(2.) THE difficulties of the Crown do not end here. I will assume that I am in error in the construction which I put on Section 2(l) of the Act and that the argument of Mr. s. K. Mitra ought to prevail. In that case I should be com -polled to hold that, if the legislature has, in fact, empowered the executive to detain a man "without trial on the ground that he is a habitual criminal, so much of this Act is ultra vires and void. The Provincial Legislature may en -act a law on the subject of preventive detention '" for reasons connected with the maintenance of public order " and for no other reason whatsoever. That is clear from the first entry in the Provincial list in the seventh schedule to the Government of India Act, The British Par. liament, obviously assumed that, if a bill relating to the preventive detention of habitual criminals was introduced in an Indian Legia -lature, the bill would be a bill to amend or supplement the criminal law, and that a person against whom an order of detention was sought would be brought before a Court and would have an opportunity of defending himself on the charge made against him. It is to be observed that in England the provision which authorises the preventive detention of a habitual criminal on the ground that this is expedient for the protection of the public, (an expression very different from "for securing the public safety " which is to be found in the Defence of the Realm Act) occurs in an Act which may be cited as "the Prevention of Crime Act, 1908." It necessarily follows from this that if the Pro. vincial Government wished to ask the legislature to confer on it the power to detain persons without trial on the ground that they are habitual criminals, it should first have obtained 50 -Cr. L. J, 73 and 71 from the Governor -General an order under s, 101, Government of India Act, assigning this subject, which is not one of the subjects mentioned in the lists in the seventh schedule, which lists are intended to be exhaustive the Provincial Legislature. It is somewhat surprising that, although the Bihar Maintenance of Public Order Act 1947, has been in operation for considerably more than eighteen months, and similar provisions existed throughout the war, the point now raised has not previously come before this Court. Mr. S. K, Mitra invited our attention to the decision of Das and Narayan JJ. in criminal Misc. No, 406 of 1948. Fauzdar Singh, who was the petitioner in that case, was, Mr. Mitra points out, an assooiate of Lalwa Gope, and, although his application was allowed and he was ordered to be released, there are observations in the judgments of both of my learned brothers which suggest that, if the order served on Fauzdar Singh had oontained further and better particulars as to his criminal activities, they would have been disposed to dismiss it. But the point raised before us and argued with great ability by Mr. K. D. Chatterji was not at all raised before them. Still less was it considered and decided. Before I close this judgment, there are two observations which I wish to make. One is that I appreciate that in consequence of the wrong advice they have received, the police may have obtained orders of detention against certain persons when they might have proceeded against them successfully in the Courts and that the release of such persons may add to their problems. But I am bound to declare the law, and I am the less reluctant to have to do so in this particular case as the petitioner is not a man with a long record of crime behind him, His activities do not seem to have come to the notice of the police until sometime in 1946, and although he is said to have been convioted, he denies this and either the conviction must have been set aside on appeal or the sentence must have been a nominal sentence. The order, which it should not perhaps be necessary to make but which I make as there is an obvious misunderstanding as to the scope of this Act, is that habitual criminals are not, as such, exempt from its provisions. In communal and other disturbances it is notorious that goondas become extremely aotive and that their activities create panic and alarm and add to the prevailing disorder. In such a situation the making of an order of detention against a goonda may well be justified, but it will be justified not on the ground that he is a habitual criminal but on the ground that his detention is necessary in a cricis foe the prevention of public disorder. The application must be allowed. It must be held that the order made againat the petitioner is ultra vires and that he must be released and set at liberty forthwith. Reuben, J.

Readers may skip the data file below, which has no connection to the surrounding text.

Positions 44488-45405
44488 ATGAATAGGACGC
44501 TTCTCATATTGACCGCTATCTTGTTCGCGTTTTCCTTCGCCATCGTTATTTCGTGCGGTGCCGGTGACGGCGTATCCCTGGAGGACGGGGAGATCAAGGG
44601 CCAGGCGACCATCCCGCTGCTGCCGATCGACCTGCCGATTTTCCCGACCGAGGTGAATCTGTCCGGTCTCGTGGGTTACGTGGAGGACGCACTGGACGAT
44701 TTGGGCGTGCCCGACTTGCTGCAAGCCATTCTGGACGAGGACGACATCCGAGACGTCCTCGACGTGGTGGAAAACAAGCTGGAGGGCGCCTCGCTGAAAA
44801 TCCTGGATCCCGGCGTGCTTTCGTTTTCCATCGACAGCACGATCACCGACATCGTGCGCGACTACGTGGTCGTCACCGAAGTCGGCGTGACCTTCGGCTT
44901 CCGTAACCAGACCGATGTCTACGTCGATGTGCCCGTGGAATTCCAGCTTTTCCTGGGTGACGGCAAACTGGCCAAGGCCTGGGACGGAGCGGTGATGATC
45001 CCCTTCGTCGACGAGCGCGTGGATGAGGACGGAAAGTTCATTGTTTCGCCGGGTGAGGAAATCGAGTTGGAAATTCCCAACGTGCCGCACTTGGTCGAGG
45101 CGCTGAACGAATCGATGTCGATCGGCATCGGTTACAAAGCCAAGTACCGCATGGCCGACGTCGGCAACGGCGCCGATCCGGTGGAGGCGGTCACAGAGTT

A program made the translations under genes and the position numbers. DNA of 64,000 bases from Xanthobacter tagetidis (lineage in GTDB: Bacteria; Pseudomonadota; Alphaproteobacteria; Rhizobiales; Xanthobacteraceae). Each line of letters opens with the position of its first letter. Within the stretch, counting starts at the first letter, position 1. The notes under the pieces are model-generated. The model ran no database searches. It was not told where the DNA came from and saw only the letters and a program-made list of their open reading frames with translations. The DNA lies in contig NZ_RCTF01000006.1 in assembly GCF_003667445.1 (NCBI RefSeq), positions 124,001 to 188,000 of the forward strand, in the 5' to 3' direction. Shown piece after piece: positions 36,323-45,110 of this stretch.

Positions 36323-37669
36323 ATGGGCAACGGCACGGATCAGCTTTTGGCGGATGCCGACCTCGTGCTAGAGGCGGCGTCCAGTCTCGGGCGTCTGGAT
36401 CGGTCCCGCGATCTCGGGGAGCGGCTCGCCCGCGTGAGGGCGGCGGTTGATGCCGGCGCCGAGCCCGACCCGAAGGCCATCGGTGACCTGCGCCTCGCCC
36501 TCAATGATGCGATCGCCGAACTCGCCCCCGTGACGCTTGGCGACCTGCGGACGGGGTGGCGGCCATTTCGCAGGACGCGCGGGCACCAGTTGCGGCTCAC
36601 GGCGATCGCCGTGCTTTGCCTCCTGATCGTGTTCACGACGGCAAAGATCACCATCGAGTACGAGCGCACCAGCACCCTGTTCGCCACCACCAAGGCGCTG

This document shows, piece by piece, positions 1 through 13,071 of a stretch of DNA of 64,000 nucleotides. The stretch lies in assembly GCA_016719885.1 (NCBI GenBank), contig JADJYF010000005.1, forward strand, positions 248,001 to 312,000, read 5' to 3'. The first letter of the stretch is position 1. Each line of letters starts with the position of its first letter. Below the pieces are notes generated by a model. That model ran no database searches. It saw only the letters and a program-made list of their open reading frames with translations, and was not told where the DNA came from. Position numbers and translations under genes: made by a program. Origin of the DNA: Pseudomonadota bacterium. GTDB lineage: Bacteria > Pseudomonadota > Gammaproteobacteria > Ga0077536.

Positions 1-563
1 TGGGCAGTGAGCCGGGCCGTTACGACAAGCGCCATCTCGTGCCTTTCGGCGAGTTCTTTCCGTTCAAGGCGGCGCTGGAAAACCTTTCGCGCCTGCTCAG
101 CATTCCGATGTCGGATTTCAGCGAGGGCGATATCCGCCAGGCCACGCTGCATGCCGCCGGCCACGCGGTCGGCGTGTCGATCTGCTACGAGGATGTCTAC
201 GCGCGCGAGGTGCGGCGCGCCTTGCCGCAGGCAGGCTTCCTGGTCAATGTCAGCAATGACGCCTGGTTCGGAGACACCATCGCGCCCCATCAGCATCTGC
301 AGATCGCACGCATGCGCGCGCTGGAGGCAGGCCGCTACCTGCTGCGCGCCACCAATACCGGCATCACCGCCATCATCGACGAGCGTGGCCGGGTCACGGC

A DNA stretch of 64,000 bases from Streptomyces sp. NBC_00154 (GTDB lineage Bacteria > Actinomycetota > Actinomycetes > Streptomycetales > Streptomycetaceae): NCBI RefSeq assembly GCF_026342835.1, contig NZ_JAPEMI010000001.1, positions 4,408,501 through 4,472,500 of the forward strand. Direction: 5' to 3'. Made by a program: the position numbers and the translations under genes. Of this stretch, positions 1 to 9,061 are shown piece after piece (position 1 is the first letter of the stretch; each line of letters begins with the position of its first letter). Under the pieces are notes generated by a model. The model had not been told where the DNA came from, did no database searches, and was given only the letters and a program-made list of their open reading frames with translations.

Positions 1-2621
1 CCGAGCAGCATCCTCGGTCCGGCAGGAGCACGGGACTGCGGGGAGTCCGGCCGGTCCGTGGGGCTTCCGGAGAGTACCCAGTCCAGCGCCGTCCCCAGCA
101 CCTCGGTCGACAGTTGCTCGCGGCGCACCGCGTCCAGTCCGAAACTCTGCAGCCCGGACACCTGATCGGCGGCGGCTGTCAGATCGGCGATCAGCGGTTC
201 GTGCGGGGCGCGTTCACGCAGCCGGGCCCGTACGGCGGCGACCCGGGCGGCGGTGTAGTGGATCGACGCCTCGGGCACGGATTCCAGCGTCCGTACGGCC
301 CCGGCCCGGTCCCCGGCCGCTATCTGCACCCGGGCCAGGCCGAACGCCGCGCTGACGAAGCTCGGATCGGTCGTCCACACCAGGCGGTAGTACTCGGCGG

(3.) I agree, but would reserve my opinion as to whether an Act for the detention without trial of a habitual criminal as such would be ultra vires of the Provincial Legislature or not.;